North Bend is a city of contrasts, holding the enviable position of being home to many recreational opportunities and just off an interstate highway that drives both retail and tourism business, while also being home to thousands of residents already frustrated with the city’s traffic, growth and more on the horizon.
Candidates for two seats on the North Bend City Council, Ross Loudenback and Rich Wiltshire for Position 4, and Alan Gothelf for Position 2, discussed how they might strike balance within the competing demands on the city at a Snoqualmie Valley Chamber of Commerce forum, Wednesday, Oct. 18 at the Mount Si Senior Center in North Bend. That balance, they all agreed would improve with North Bend having a greater say on issues through regional partnerships.
“We have very little control of things that happen outside our community,” said Alan Gothelf, whose opponent, Ryan Stothers, did not attend the event. “The only way we can mitigate it would be to get involved very early and make sure we’re communicating with our regional partners,” including King County.
It’s also proactive, he said, adding that one of the greatest benefits of regional collaboration to the city has been its relationship with Eastside Fire and Rescue, an eight-community partnership on fire protection. Gothelf currently serves as the Eastside Fire and Rescue board chairperson.
“The services we get from that are probably the lowest cost and best services we can get for a rural community. You don’t get the response times we get from Eastside Fire & Rescue in any other community.”
Gothelf said he’d like local agencies in Snoqualmie and Fall City to join the partnership, and would like to see a similar partnership form for police services.
Wiltshire, who is challenging incumbent Loudenback for Position 4, agreed, saying “We do need to have that connection between all the cities, because we’re all in the same Valley, we’re all in the same family, we’re all trying to do the same things… we’re trying to keep our towns small.” He also noted that “we have a lot of county surrounding us, so there are things we can’t control and things we can… we need their involvement.”
“It’s very important that we have representation and good working relationships with everyone up and down the Valley,” said Loudenback, who is currently representing the city on the Public Issues Committee of the Sound Cities Association. “It’s essential that you listen and work together…. there are real opportunities for us to work together and get even closer to our partner governments here in the Valley.”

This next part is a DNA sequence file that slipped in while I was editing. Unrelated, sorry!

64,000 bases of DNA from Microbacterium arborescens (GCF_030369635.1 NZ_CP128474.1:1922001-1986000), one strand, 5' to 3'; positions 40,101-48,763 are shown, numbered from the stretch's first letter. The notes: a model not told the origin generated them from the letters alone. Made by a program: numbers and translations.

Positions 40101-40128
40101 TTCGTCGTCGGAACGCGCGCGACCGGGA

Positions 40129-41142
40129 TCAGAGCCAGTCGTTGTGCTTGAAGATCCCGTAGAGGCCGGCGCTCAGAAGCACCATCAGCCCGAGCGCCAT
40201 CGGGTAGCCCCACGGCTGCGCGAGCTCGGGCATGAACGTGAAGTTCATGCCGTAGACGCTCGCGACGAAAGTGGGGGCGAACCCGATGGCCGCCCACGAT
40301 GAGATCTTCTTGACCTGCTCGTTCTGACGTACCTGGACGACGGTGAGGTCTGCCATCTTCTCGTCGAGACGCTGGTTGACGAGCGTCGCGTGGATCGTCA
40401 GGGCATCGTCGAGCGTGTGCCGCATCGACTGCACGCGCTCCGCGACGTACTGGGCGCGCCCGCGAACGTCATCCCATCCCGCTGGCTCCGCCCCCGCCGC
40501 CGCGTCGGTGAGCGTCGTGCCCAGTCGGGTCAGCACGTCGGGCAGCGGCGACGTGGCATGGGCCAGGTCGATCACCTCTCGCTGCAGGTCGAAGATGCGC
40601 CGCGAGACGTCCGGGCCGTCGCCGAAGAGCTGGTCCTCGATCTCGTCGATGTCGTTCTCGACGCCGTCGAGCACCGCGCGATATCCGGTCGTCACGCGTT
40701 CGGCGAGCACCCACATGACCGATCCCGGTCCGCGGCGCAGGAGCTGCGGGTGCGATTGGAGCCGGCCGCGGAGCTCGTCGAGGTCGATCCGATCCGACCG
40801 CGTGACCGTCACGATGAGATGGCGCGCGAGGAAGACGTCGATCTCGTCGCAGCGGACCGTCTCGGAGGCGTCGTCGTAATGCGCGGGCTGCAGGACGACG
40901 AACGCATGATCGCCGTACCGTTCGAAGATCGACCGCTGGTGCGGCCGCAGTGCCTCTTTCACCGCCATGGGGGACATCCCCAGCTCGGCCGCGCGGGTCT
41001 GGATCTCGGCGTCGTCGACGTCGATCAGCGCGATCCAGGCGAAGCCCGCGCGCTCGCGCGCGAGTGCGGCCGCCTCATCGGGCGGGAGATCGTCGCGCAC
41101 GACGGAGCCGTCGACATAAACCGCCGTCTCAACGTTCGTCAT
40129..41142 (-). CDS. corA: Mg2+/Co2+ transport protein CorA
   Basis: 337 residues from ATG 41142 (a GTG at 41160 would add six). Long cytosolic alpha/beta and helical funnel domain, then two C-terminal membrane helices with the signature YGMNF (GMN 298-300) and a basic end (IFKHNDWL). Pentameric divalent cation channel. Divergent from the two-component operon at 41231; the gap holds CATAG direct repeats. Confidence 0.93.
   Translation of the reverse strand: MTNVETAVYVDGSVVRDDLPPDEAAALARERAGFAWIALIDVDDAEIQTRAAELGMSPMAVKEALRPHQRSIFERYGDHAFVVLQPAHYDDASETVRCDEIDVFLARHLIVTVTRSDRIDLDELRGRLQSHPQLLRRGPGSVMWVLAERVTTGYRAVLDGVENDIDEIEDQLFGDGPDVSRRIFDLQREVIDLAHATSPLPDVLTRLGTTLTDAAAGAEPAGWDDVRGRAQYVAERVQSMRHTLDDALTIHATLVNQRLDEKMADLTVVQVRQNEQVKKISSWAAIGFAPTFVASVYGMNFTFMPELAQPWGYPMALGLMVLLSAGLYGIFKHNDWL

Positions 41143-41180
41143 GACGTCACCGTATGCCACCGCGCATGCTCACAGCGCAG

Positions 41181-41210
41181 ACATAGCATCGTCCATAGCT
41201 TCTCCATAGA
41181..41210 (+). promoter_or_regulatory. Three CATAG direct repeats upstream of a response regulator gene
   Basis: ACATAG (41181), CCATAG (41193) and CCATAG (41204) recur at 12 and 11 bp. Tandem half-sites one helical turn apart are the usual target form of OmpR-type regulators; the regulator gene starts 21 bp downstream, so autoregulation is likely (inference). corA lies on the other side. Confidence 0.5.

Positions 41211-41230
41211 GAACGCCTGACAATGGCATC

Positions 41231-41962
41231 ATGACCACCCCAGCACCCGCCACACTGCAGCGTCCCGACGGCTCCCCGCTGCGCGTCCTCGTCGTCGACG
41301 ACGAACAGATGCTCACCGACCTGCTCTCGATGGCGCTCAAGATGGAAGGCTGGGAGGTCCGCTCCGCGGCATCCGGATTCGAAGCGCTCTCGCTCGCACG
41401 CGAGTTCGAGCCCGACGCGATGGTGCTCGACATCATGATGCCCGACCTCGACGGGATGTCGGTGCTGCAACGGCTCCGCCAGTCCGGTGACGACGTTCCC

Moderator William Shaw, general manager of the Snoqualmie Valley Record, led the candidates through a series of questions on traffic congestion solutions and the city’s accelerating growth, from economic development to infrastructure needs, plus a few “curveball” questions about their own growth in office and on the campaign trail.
They agreed, at a high level, on issues of city infrastructure, business development, the North Bend Downtown Foundation and the city’s continuing need to connect with citizens through more venues such as social media. The candidates split, though, on the issue of trucking, raised by a question about the proposed relocation of a Washington State Patrol weigh station from a spot on Interstate-90 outside Snoqualmie to a spot outside North Bend.
“Do you support this change, and since the new location is outside city limits should you, or the city, even have a say,” Shaw asked.
“Of course we should have a say,” Loudenback said, on anything affecting traffic patterns around the city, and particularly freight trucks, “because those trucks are not just going to be on the highway, they’re going to come onto North Bend streets and north Bend streets are heavily impacted… we need trucks, we need truckers, we appreciate the trucking industry… but at the same time, the impacts on our roads are significant, and we need to be able to address that.”